June 2010 Archives

There’s a lot of talk about “management” or “staff management”.  One hears that they should be a better manager and pay more attention to management.  Some might even feel guilty because they don’t spend enough time on it.  But with everything else going on, most people are lucky just to get through the day and, frankly, don’t really want to spend a bunch of time on management after treatment hours.

But the fact is, with all this talk of management, very few people really define it or tell you how to get better at it.  It’s almost like it’s a mysterious commodity that few people possess and if you’re lucky enough to be born a “good manager”, then fate smiles on you.  If not… oh well.

Most business owners think, “Okay, okay.  I know I should be a better manager.  Fine.  I’ll try to do better from now on”—as though it’s a New Year’s resolution to “be a better manager.”  Well, if one is going to try to be a better manager, one should know something about it.  The first thing to understand about management is that it isn’t usually adequately defined.  People talk about it, but don’t really say what it is.  So, let’s get a workable definition for “management”—a definition we can USE.

Every business owner has goals—something they’re shooting for or would like to achieve.  Some owners are better than others at actually attaining their goals, but most everyone has got them.  Whether the goal is “grow the business 25% this year”, “save up ____ dollars for retirement by the time I’m 65” or just, “be able to leave the practice at 5:00 PM and not have to worry about it,”… everyone’s got some goal they’d like to be able to attain.

Every business owner also has barriers.  They have things that prevent them from arriving at their goals: problems, confusions, fears, blocks, frustrations, etc.  This is obvious because if no barriers were present, the business owner would already be at the goal—he’d have made it already.

Additionally, every business owner has got his business’s current situation.  This isn’t where he’d LIKE to be.  It’s the situation that he’s currently in.  It involves _____number of patients per week, ______dollars of collections per week, ______hours worked, ______staff employed, etc.  Every practice has a situation or position that it’s currently in, good or bad.  There’s a gradient scale here.  It can be in a bad position now, but it could’ve been in a MUCH worse position before.  The current situation is just how it’s all arranged now and what the business owner currently has to deal with.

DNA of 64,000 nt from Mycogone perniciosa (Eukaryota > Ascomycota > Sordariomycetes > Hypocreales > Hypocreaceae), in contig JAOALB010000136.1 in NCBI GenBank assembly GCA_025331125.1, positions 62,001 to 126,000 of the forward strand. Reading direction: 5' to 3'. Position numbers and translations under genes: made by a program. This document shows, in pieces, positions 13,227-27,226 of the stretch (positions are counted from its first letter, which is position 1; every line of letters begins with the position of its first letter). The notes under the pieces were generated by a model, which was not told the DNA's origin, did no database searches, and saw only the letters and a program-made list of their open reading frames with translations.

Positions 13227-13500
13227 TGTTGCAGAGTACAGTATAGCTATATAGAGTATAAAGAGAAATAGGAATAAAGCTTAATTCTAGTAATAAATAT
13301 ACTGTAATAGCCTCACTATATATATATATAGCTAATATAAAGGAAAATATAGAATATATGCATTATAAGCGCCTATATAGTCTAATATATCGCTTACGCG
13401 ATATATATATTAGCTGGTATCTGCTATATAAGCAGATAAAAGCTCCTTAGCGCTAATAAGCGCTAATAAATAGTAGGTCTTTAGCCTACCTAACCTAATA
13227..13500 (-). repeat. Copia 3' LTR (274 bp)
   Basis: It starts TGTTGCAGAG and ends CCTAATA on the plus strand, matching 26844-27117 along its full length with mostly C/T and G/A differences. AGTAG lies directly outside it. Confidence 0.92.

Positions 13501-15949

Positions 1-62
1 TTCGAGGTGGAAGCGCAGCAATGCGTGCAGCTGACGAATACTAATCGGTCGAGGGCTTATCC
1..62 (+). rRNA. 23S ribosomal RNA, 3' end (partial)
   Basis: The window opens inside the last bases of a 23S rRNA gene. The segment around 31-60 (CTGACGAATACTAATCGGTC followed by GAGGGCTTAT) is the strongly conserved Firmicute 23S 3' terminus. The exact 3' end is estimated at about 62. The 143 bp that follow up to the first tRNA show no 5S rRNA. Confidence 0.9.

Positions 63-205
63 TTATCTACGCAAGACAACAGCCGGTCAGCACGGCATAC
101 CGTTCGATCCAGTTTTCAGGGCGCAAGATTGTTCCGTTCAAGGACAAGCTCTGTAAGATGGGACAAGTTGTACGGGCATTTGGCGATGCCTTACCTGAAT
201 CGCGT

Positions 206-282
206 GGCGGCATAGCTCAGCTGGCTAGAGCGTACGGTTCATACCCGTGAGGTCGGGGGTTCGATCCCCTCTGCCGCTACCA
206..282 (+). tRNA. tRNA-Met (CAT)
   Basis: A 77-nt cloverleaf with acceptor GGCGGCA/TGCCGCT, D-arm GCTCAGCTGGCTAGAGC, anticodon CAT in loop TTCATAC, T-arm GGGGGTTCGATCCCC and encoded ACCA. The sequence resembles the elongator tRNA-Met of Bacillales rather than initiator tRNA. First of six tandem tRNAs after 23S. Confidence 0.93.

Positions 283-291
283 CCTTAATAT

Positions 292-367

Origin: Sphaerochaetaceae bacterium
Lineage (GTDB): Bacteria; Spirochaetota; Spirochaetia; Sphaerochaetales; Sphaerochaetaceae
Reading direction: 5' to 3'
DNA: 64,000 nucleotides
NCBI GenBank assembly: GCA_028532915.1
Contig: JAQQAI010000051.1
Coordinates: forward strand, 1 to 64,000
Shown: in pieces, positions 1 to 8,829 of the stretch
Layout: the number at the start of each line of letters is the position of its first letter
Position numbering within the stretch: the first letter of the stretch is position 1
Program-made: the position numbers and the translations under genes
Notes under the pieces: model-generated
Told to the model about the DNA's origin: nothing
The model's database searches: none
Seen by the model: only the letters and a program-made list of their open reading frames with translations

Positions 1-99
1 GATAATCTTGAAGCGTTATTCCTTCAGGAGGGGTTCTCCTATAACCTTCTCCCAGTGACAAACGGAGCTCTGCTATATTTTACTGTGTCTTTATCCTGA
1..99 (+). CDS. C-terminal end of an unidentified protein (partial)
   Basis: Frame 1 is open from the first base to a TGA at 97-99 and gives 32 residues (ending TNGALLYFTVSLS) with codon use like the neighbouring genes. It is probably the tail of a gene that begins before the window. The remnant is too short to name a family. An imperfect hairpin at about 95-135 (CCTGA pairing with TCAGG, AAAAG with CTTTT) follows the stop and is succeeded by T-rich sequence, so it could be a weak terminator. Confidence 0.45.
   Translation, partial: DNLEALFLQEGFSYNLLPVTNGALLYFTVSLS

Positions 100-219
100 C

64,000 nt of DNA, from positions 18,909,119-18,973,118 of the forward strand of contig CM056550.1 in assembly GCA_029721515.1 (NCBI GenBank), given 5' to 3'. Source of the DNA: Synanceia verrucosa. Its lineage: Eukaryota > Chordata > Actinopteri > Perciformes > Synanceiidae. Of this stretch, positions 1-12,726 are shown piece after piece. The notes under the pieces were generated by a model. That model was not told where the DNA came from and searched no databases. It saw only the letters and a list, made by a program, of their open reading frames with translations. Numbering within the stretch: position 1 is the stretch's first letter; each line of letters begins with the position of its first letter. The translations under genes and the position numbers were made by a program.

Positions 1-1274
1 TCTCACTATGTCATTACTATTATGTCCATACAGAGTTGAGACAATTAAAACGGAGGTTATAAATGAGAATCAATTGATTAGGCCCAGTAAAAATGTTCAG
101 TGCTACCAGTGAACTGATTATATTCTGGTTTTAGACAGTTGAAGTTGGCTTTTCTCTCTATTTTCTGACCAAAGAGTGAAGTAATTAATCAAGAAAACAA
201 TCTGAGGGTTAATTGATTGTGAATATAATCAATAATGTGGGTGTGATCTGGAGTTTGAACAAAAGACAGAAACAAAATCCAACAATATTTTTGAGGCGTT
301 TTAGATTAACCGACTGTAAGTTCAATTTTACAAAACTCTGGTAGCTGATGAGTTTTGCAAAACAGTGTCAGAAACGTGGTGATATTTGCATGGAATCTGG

So that’s the game.  Overcome the barriers in the practice in order to move it from the current situation to a more desirable one—so that the business owner is achieving his goals.  Simple right?  And it really is—IF one honestly has the know-how of management and organization.  Obviously the solution to almost anything a business owner is running into could be summed up in “overcome the barriers that are keeping your practice in its current situation and preventing you achieving your goals.”  And this…THIS is the problem of management.

So “management” could be defined as “putting the business owner’s goals into effect in the real world” or simply “the subject of how to bridge the gap between the business’s current situation and the attainment of the business owner’s goals.”

Now, this brings us to an interesting point.  Most business owners have a particular confusion.  They think they have only one major job in their company or practice—that they’re the “business owner” or “practice owner” and this sums it up.  But, that’s a pretty vague description and can mean a lot of things.  Thus, it’s actually best to break it down and separate this into what most single practitioners are actually looking at.  Most practitioners actually have three separate, distinct jobs. 

The first job of the single practitioner is just that: a practitioner.  This is due to the fact that they see patients every day.  This is a job unto itself—it’s them as a doctor.  It requires the correct care and technical handling of patients.  As associate doctors are hired on in a practice, the associates have similar duties.  The job of the doctor or practitioner is to provide excellent patient care, and that’s what they do.  A very large portion of every day is spent on this.

The next job is the “business owner.”  This is strictly the “chairman of the board” or “CEO” function.  A business owner has several major duties that include establishing the corporate structure, setting long-term direction, deciding on the overall goals and ensuring that the organization is staying true to those goals.  This is the ultimate “buck-stops-here” overseer, because after all…it is their company—their money and their neck is on the line.  Contained in these “business owner” duties are things like ensuring the ultimate success of the practice as a business, making sure there will eventually be enough for retirement, ensuring long-term “life goals” are being achieved, etc.